For most, Cardinals the unlikely victor

You’d have to be living under a rock to not know the front-runners in this year’s NLDS. The Nationals and the Dodgers were the obvious picks. The exorbitant payroll of the Dodgers would make a congressman blush. The Nationals were runaway winners in their division. What else is there to know? We were to see these two teams face off in the NLCS and then go face the Tigers or (hopefully) the Angels. The St. Louis Cardinals need not apply. That national media narrative is annoying for fans of smaller market teams, but it’s also annoying for anyone who really pays attention to baseball.

Sure, the Dodgers finished with a 6 game lead in the NL West. Sure, the Nationals finished with a 17 game lead in the NL East. Of course, what the national media won’t fixate on is the relatively weak divisions those two teams play in. The Dodgers play in a division where there is essentially one competitor, the Giants. In fact, the city by the bay was the only other team in the NL West to post a winning record. The rest ranged from eight games below .500 to 34 games under.

The Nationals also play in a division with no real competition. The Mets and Braves tied for second place and both finished four games below .500. The Marlins and Phillies were eight and 16 games under .500 respectively. The two teams ordained by baseball pundits to proceed to the NLCS lost in four games and are currently setting up tee times.

The Cardinals are a small market team – a small market team that has one brand name pitcher in Adam Wainwright. They’re a team that traded away Allen Craig. I’m not sure if you’ve heard, but he hit pretty well with runners in scoring position last season. They don’t have a Yasiel Puig. They have Oscar Taveras, and when he doesn’t start a game, ESPN won’t have a stand-up and seven minute package to roll. Also, the Cardinals don’t have Albert Pujols anymore…so there’s that.

The Cardinals have something that everyone in the business hates and fears a lot more than four Cy Young caliber pitchers for their postseason rotation. They’ve got something a lot more formidable than a middle of the order that can go yard with ease. They have a track record of success. By now, you’ve no doubt heard the new narrative: the Cards have gone to the NLCS for the last four years. You’ve probably heard that since 2000, they’ve seen the postseason 11 times. For the mathematically challenged, that means that since 2000, they’ve only not made the postseason four times.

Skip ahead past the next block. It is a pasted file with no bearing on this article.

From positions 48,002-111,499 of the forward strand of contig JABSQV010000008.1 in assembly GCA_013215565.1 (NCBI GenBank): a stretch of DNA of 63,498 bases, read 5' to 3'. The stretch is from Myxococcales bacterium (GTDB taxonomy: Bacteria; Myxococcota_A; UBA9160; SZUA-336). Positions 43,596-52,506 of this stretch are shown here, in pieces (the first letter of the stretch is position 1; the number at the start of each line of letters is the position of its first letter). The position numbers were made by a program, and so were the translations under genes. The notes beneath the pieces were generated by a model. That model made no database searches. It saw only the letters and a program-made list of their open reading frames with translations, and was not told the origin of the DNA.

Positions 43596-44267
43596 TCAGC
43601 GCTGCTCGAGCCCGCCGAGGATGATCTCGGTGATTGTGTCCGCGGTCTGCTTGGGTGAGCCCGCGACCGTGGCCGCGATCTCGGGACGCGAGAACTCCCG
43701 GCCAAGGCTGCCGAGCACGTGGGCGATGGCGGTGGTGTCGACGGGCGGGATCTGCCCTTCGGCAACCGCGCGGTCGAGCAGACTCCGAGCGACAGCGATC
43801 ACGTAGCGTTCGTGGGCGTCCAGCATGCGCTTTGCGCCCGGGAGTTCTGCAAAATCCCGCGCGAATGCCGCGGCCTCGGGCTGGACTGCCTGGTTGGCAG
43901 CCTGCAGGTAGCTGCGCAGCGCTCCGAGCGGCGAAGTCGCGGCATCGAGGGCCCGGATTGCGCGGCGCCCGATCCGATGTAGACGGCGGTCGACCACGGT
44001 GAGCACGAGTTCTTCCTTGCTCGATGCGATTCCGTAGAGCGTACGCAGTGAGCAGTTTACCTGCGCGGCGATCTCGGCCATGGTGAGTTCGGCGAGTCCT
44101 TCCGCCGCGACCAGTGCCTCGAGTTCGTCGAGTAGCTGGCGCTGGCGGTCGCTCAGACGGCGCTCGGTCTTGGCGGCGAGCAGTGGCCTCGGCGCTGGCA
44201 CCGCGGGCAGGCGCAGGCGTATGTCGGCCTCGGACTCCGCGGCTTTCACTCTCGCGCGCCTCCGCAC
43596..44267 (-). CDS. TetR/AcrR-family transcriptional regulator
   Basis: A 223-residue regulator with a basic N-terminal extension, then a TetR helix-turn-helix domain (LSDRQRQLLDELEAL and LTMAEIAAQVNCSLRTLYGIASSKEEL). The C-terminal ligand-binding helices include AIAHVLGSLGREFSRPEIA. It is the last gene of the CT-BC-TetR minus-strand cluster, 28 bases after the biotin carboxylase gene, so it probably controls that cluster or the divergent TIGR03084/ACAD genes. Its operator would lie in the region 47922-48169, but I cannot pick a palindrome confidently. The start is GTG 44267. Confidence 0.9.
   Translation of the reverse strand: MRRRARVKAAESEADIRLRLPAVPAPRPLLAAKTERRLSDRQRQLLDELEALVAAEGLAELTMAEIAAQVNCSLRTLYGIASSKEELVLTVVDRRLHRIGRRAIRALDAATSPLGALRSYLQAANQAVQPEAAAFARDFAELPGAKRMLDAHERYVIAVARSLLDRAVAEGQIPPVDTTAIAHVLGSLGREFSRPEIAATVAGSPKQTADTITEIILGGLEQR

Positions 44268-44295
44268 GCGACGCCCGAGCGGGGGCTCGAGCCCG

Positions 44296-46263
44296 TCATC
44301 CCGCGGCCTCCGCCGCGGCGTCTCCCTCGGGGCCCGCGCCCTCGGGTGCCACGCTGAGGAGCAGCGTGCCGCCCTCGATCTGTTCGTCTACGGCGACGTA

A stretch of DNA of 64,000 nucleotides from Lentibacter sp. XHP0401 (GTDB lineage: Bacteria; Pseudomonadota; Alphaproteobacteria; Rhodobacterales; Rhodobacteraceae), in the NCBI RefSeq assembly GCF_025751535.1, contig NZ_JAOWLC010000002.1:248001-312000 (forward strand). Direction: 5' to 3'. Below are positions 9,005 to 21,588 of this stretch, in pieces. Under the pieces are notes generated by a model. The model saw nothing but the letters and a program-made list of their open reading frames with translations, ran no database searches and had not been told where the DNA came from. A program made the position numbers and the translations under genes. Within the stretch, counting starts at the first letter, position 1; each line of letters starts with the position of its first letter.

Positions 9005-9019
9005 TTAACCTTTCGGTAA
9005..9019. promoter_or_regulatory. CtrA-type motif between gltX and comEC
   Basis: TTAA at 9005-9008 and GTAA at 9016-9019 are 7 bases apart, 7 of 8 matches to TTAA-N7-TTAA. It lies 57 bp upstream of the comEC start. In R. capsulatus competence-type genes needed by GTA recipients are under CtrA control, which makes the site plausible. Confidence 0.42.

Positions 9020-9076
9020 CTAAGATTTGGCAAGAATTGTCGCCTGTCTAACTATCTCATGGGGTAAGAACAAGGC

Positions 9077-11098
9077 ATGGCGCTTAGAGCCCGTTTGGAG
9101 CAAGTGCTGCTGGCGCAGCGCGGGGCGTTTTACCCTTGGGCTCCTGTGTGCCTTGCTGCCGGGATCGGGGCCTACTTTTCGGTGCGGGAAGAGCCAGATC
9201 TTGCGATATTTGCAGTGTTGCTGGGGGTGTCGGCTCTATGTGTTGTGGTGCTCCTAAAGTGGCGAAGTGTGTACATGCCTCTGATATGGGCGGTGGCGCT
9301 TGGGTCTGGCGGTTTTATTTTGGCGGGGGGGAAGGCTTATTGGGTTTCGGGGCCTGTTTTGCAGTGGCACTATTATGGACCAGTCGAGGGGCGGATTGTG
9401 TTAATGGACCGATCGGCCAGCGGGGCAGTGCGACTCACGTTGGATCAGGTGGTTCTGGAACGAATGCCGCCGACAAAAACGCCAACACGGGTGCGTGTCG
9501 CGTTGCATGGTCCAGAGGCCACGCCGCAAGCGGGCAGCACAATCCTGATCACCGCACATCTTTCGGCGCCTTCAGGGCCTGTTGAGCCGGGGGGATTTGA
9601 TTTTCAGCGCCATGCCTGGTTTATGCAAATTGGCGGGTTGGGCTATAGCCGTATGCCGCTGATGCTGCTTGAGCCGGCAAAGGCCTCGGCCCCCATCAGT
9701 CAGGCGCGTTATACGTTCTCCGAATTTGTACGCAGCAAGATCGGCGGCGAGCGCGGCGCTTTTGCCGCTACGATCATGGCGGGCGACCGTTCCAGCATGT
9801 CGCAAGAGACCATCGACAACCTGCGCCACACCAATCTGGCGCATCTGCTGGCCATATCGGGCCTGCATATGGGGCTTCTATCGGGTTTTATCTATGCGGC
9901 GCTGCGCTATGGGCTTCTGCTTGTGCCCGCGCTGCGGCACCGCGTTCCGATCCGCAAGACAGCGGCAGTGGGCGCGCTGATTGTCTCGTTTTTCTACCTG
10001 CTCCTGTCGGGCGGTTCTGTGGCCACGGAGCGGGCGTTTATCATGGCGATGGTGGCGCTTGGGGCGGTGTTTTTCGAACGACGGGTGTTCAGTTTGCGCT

Of particular concern for deadline-driven writers, they have a track record for beating up otherwise stellar pitchers in the postseason, notably Clayton Kershaw. Oh, and there’s some else irritating about this little team from a little city: they refuse to just take the losses handed to them, even when they trail late in games. Everyone knows the Dodgers have a hole in their bullpen big enough to drive a truck through. All they need to do is get from Kershaw to Kenley Jansen and the Cardinals are so rude that they insert themselves into a seventh inning against a guy on short rest at 100 pitches, who obviously doesn’t have his best stuff. The gall.

All kidding aside, this is a team who you just cannot write off, count out, or otherwise discount. Their fourth starter could go out and toss a gem. Their pinch hitter, who few have heard of, could come up with a clutch hit to put the team ahead in the seventh inning. You just never know. That’s what makes October great, but it’s especially great for Cardinals fans.

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